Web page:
At the time of publication, the firm in which Willard is a partner was net long Microsoft and Google, although positions can change at any time and without notice.

Steven Smith's Blog: No Need to Go Naked

Originally published on 7/13/2006 at 9:02 AM

One of the first lessons any options trading course or book tries to drill into beginners' heads is to not sell options naked; that is, have a position that is net short any number of contracts.

The simple reason is naked positions are exposed to unlimited losses. Because of this, most online brokers have used technology that prevents customers from even entering sell orders that would create an uncovered position. Only those that have achieved some 19th level of expertise or consciousness, and have at least $100,000 in their account, are permitted to go naked.

But even the most sophisticated and well-financed traders should not implement or leave themselves exposed. Or as Charles Cottle, a former market maker and one of the smartest options strategist I've met, simply put to me, "There is never, ever any reason to have a naked option position."

But for many people, myself included, this is a hard lesson to learn. Even after many painful losses, the lure of selling something that has no intrinsic value or is "worthless" is too great to resist, and so you find yourself carrying positions that could potentially put you out of business in a single day. Trading approval levels aside, one of the basic rules of trading is to never have more than 15% to 20% of your capital at risk in any one position at any one time.

Aside from chewing up risk capital and tying up money in margin requirements, there is a more insidious problem that develops from being naked, or carrying a position in which losses can grow exponentially: It requires constant monitoring and can be mentally exhausting because the tendency is to try to defend the position as soon as it starts going against you. And because no one is right all the time or has trades that are always immediate winners, positions will inevitably at some point go against you.

If you are naked, you are back on your heels, and any adjustments you make after the initial sale are likely to be creating "losses" that you then hope will be offset by ultimately being correct as well as by the march of time. In one sense, time decay is both a best friend and worst enemy to a premium seller; it creates a wind at the position's back, but it also leads to trading the clock, not the price action. Your brain is telling you the position is wrong and taking a small loss would be prudent, but there is always a small voice, especially if the option is still out-of-the-money and "worthless," that says if you can just hold on a few more days things will improve. Sometimes they do, but often they don't.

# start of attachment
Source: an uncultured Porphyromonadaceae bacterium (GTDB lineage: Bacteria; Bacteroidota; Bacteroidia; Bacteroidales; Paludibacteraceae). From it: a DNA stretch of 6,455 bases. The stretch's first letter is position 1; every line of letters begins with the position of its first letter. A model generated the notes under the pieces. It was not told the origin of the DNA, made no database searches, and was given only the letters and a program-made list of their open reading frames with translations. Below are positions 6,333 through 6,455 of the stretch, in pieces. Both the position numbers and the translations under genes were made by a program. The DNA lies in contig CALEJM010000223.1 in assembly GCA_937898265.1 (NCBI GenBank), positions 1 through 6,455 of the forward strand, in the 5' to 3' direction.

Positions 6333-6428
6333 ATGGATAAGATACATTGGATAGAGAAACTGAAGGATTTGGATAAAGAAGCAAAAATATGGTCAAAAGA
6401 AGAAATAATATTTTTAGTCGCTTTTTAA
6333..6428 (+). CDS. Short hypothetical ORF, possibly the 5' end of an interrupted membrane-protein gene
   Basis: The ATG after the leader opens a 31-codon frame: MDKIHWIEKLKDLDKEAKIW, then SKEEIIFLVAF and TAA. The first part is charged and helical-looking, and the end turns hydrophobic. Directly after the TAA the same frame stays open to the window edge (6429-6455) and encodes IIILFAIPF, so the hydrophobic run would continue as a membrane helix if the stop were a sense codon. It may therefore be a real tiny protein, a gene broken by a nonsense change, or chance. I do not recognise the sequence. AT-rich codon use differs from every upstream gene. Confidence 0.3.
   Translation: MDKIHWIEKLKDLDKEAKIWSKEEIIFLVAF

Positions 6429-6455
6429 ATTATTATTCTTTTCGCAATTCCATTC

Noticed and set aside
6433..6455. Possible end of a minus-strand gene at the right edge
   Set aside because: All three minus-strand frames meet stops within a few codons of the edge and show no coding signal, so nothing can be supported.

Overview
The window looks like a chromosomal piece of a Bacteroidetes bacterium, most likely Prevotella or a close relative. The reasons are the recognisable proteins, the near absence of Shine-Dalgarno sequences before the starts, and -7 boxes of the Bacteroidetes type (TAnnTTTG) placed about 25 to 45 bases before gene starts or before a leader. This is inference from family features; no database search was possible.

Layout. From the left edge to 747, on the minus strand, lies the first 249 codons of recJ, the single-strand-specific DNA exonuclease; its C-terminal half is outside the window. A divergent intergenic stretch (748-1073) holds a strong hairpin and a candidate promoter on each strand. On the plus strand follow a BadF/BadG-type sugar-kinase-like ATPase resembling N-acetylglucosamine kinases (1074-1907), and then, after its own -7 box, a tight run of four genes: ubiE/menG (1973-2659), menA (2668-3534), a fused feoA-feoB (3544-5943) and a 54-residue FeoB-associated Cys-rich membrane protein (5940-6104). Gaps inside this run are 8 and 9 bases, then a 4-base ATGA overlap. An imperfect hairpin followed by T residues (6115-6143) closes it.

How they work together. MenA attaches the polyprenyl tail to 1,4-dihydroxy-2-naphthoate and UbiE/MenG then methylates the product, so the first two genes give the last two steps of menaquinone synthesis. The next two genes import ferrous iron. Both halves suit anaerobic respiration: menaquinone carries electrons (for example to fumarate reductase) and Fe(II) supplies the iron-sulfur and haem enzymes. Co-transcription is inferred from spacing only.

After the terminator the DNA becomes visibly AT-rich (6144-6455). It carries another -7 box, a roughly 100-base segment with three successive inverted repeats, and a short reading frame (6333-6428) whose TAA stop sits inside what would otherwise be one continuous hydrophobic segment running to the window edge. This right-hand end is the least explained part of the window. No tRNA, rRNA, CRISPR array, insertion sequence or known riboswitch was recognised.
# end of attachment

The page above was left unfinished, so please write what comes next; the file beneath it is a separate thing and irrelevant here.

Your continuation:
So instead of shorting calls or a straddle outright, consider selling a spread for a credit or using a condor, both of which place a defined and limited risk on the position. Sure it reduces the maximum profit, but the upfront cost is usually lower than what defensive adjustment carves out of the profit potential. And unlike the naked position, which has an opportunity cost, establishing a defined risk from the outset allows one to take advantage of price movement.

For example, if one is short a strangle and price starts to rise, the tendency would be roll the put side up to protect the calls -- or if the market really jumps, be forced to buy higher strike calls and create a belated spread position. In both cases, the adjustment has reduced the original profit potential.

If you had started out using spreads or a condor-type position and the price raises, you can cover the put side, lock in that gain and hold the call side, whose maximum loss should now be limited to less than the profit potential. In this way you are able to fade moves, that is, sell rallies or buy dips, and bring the position's risk/reward profile -- which for credit positions can start at 3:1 -- toward a 1:1 ratio. Even I know those are better odds.

Professional option traders, such as market makers, will always make sure their numbers are straight, even if it means just buying a bunch of cheap "worthless" on-the-money junk. If the best and most sophisticated traders aren't willing to go naked, why should you?

Speaking of an ounce of prevention, I'm heading off to the dentist now and expect to return midmorning.
David Morrow is editor-in-chief of In keeping with TSC's editorial policy, he doesn't own or short individual stocks, though he owns stock in He also doesn't invest in hedge funds or other private investment partnerships. He appreciates your feedback; click here to send him an email.